Mobile payments company Square is officially trading on the stock market today, a little over a month after filing paperwork to go public. The company, led by CEO Jack Dorsey, will now trade on the New York Stock Exchange under the symbol SQ. It priced last night at $9 a share, the bottom of its range, a clear sign that investor interest and confidence was lacking. It's been trading up since opening, rising to $11.20 by midday.
Square's IPO was a long time coming. Since its debut in 2009, the company's Square Readers have flooded small businesses as an easy means of processing credit card payments. The company processed $23.8 billion in payments last year alone, and had signed major deals with retailers like Starbucks. That kind of clout has kept investors interested in a seemingly inevitable public offering over the years.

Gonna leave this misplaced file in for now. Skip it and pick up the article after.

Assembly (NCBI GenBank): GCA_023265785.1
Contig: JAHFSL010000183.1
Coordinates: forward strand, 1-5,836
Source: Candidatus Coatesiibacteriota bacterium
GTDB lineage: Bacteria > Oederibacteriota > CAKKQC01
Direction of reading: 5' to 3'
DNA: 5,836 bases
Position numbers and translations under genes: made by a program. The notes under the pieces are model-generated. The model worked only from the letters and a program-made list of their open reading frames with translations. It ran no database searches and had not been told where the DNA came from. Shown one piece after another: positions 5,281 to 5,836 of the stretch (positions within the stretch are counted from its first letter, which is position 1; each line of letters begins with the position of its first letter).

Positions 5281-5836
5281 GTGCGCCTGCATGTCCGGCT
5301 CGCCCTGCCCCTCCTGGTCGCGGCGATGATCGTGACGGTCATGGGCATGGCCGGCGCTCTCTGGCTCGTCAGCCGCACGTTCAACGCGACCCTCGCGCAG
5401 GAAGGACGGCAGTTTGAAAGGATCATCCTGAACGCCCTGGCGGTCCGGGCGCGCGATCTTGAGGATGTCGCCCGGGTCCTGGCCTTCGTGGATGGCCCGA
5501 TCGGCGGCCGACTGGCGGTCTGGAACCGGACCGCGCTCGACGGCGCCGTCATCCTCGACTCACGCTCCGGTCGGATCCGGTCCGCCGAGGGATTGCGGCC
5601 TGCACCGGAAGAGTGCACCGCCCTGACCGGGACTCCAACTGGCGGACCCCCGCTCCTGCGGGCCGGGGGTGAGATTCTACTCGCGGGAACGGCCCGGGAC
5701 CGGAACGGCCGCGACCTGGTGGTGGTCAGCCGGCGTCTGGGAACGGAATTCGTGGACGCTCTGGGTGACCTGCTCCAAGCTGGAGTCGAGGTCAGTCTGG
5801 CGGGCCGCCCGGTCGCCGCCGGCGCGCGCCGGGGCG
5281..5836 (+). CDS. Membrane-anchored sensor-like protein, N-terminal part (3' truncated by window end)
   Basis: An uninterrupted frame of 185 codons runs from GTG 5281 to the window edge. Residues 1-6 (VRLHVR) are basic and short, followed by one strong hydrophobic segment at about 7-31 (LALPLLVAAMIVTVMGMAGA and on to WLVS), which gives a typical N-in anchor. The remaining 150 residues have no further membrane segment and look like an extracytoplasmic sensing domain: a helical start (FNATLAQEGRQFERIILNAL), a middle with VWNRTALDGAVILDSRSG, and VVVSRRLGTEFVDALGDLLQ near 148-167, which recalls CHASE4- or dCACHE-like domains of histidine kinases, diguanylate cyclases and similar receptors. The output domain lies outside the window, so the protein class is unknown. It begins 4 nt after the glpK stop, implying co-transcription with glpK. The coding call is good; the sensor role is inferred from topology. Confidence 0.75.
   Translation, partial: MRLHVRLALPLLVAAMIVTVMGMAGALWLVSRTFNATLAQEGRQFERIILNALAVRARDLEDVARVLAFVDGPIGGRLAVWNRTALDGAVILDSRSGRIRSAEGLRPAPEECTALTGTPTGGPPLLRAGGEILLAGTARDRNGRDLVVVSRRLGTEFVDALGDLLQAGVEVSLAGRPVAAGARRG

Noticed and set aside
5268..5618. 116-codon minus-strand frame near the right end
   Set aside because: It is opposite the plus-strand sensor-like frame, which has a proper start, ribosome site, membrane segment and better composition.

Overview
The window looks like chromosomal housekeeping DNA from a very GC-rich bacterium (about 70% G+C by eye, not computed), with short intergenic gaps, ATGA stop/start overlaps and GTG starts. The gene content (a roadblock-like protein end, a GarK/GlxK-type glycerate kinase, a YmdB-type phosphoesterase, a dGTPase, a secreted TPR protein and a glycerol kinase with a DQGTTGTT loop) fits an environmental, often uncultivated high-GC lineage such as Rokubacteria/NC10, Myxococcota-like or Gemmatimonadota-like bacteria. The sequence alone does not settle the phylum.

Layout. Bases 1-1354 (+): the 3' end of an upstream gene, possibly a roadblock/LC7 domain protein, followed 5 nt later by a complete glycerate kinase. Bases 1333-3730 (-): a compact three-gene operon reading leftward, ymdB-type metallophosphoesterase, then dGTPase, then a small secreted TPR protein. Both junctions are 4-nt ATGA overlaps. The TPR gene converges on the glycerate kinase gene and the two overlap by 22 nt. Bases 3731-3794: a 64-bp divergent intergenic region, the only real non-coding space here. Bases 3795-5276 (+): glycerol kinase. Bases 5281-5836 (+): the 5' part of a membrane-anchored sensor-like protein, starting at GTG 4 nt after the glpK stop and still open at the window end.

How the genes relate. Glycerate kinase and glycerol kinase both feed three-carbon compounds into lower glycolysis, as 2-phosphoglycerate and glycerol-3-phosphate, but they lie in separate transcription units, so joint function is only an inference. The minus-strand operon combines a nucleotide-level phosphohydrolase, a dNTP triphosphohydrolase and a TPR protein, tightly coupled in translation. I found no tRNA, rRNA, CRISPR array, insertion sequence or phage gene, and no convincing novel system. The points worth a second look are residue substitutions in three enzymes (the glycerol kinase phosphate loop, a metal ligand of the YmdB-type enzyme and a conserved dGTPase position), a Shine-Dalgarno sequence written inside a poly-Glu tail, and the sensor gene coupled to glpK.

However, Square still stands on shaky ground. Earlier this month, the company set its price range at between $11 and $13 a share, only to scale back to $9 yesterday. Now worth $2.9 billion, the company is worth significantly less than the massive $6 billion valuation it held last year after a private funding round. The leaner IPO is already stoking fears that the Silicon Valley bubble is starting to deflate.
Another concern, as ever, is Jack Dorsey's role at Twitter. Dorsey was just installed as permanent CEO at the social network last month, and his role there going forward is to ensure the company can grow its audience. The company recently announced that it had added only 4 million unique users in the last quarter. Building Twitter and innovating atop the platform will require Dorsey attention — the kind of attention Square has already acknowledged will distract him from Square's business.